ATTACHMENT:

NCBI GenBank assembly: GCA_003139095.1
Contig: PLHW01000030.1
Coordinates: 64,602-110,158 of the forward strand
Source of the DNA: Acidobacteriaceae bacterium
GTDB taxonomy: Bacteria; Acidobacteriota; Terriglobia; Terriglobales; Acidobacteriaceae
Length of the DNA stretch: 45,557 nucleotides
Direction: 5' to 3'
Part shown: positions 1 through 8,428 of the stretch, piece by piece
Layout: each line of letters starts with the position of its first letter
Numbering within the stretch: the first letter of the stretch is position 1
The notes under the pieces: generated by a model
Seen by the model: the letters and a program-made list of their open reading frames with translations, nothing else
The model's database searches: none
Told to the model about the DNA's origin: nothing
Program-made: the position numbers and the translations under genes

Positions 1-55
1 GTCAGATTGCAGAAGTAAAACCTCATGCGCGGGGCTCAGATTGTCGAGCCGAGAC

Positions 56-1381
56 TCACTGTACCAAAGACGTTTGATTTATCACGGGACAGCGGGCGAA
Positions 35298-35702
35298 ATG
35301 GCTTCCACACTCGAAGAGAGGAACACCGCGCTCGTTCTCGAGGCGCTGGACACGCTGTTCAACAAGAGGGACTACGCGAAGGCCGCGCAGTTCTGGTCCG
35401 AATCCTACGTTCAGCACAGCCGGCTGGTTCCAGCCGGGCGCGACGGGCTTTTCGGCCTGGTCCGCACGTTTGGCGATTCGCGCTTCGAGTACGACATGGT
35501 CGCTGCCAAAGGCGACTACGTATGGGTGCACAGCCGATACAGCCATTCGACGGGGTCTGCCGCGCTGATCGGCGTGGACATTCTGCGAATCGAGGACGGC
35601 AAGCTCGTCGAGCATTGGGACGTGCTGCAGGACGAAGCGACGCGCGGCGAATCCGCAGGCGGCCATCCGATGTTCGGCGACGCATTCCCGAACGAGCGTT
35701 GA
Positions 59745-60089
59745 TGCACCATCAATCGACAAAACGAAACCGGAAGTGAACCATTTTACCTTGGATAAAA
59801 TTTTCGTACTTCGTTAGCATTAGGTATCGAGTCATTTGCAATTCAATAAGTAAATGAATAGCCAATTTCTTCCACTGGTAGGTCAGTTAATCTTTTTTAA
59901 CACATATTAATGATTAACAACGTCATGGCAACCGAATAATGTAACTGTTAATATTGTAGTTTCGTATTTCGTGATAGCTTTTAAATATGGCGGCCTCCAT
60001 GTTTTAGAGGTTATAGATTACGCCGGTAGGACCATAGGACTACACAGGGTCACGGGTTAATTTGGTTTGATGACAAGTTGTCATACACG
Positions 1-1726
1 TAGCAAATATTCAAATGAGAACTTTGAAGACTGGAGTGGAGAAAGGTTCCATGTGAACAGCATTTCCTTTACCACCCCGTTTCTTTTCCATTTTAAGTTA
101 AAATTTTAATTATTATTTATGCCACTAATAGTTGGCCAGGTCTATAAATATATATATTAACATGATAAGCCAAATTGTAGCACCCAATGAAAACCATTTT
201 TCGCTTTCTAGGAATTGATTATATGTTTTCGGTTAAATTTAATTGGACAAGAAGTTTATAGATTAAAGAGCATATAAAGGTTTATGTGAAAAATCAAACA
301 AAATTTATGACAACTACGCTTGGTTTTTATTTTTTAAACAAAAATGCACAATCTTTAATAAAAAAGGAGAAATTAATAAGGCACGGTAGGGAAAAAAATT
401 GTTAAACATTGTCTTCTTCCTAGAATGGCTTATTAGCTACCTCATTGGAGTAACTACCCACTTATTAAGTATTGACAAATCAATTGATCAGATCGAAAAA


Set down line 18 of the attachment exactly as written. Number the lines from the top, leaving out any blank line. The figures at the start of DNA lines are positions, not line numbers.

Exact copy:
Positions 56-1381